From a reader:
Several months ago, we attended a violin recital in a Methodist church (did not attend their service) and the pastor announced that he would be doing a “beach baptism”, and I imagine that he used the salt water from the ocean. According to my Angelus Press missal, “Salt water should only be be used when necessary, but should be used then (i.e. in danger of death), and the same applies to melted ice or snow.” Because the pastor announced this, it didn’t sound like a case of extreme necessity.
That said, would such a baptism (using salt water) be valid if there was no danger of death?
Salt water is really water. Melted ice is, last time I checked, water. Melted snow is, last time I checked, water. Valid baptism is conferred using true liquid water, sweet or salt.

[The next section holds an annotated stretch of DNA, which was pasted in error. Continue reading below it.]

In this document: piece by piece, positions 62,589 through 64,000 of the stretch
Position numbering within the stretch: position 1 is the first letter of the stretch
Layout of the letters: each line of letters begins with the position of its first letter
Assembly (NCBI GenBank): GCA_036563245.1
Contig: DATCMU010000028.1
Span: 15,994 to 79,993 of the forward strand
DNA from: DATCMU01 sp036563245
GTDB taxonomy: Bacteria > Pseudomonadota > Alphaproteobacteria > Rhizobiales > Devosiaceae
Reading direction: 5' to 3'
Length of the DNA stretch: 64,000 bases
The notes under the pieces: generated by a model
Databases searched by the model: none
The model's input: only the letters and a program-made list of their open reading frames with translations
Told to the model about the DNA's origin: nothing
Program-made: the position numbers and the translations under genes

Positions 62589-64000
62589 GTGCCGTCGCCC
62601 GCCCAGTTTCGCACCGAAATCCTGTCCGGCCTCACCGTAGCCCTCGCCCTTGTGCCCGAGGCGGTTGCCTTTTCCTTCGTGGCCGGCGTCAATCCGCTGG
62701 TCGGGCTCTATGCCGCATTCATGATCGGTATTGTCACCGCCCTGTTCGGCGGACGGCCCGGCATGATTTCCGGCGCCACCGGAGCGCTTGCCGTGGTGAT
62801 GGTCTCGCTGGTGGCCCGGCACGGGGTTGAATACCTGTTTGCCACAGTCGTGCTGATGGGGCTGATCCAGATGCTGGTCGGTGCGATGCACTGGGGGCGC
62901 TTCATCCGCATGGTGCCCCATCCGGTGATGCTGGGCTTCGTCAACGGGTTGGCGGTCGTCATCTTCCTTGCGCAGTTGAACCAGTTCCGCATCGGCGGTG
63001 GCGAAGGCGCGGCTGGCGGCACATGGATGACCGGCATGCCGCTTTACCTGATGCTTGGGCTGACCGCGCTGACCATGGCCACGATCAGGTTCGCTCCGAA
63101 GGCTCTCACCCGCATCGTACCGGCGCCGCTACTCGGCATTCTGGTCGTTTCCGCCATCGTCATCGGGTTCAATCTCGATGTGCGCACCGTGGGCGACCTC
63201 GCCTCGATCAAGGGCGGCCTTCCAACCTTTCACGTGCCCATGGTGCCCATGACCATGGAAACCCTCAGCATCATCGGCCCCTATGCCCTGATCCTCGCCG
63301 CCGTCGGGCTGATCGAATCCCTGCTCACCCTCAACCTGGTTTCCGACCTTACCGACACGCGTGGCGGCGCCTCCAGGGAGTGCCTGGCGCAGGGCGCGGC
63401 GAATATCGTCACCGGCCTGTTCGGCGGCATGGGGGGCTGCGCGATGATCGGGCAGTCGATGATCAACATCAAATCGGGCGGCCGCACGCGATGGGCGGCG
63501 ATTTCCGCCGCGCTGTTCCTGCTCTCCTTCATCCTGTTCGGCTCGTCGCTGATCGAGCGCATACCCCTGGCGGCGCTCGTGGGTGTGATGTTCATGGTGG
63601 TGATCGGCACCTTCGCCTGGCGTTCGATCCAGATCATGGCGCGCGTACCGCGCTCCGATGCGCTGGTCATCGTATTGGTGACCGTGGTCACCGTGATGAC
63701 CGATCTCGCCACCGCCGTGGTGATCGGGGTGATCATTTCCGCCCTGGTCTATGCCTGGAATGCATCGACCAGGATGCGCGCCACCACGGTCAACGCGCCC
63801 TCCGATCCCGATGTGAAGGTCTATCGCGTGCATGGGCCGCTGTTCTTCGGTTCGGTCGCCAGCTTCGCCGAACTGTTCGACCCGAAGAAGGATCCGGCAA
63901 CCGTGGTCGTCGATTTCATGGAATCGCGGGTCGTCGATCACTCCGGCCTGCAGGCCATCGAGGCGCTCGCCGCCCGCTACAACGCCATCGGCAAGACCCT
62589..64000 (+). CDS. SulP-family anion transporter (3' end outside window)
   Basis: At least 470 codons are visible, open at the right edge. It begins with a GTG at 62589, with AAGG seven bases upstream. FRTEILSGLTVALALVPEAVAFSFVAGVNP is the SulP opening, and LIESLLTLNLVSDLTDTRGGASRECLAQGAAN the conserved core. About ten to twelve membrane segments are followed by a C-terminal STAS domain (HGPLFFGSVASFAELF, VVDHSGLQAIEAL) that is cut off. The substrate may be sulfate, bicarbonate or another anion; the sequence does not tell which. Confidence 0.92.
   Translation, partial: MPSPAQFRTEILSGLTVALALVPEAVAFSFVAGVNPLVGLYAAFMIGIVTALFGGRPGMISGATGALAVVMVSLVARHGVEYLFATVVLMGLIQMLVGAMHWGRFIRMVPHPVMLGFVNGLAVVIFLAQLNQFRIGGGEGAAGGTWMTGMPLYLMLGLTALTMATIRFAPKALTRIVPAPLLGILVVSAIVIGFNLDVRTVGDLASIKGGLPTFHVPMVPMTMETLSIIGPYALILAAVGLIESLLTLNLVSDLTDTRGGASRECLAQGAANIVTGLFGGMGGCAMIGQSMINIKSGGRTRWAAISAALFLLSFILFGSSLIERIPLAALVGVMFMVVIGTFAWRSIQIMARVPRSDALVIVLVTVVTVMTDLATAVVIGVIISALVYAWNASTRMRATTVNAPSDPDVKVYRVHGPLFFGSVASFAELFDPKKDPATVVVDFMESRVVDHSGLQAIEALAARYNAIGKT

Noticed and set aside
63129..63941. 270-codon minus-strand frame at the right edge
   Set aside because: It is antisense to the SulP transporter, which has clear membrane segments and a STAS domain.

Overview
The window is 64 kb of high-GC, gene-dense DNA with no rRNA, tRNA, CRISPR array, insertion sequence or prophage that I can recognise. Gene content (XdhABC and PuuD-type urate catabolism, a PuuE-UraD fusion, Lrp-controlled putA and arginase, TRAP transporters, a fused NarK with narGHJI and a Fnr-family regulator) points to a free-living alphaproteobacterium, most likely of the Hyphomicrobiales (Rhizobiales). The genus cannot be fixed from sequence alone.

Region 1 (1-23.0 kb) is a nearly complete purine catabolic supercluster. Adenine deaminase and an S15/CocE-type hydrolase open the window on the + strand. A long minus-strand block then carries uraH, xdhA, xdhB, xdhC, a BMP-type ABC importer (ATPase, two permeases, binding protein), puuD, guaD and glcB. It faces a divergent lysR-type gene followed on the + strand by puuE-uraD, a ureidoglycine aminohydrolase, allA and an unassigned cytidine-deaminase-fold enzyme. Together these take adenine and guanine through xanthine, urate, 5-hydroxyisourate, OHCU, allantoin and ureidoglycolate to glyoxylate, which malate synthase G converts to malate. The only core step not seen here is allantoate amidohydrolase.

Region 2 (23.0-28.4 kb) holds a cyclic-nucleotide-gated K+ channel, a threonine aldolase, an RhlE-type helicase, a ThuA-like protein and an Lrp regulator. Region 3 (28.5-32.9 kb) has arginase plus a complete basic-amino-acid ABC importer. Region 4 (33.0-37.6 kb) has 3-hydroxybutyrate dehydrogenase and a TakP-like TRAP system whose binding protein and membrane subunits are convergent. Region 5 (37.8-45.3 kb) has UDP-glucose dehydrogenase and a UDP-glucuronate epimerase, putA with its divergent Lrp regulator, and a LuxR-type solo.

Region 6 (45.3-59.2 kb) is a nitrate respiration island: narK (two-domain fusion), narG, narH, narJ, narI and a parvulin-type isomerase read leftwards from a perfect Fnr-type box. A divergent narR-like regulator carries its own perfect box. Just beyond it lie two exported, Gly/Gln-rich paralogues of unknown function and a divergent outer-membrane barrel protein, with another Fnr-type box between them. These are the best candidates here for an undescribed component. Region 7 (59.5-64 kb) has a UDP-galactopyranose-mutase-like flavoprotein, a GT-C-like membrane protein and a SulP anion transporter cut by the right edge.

Yes, salt water can be used. As a matter of fact, the Holy Water blessed by the priest using the older, traditional form of the Roman Ritual has salt in it, exorcised salt. Were a priest to use Holy Water to baptize, surely that would be valid matter.
Baptismal Water, blessed on Easter or Pentecost, does not have exorcised salt in it, as does Holy Water.
In any event, it is always best to follow the official books given to us by the Catholic Church for the conferral of valid sacraments, no? The only reason why we would care what a Methodist minister might say about the water she is going to use for a baptism is that, when the baptized person wants to become a Catholic, we want to be sure that valid matter was used.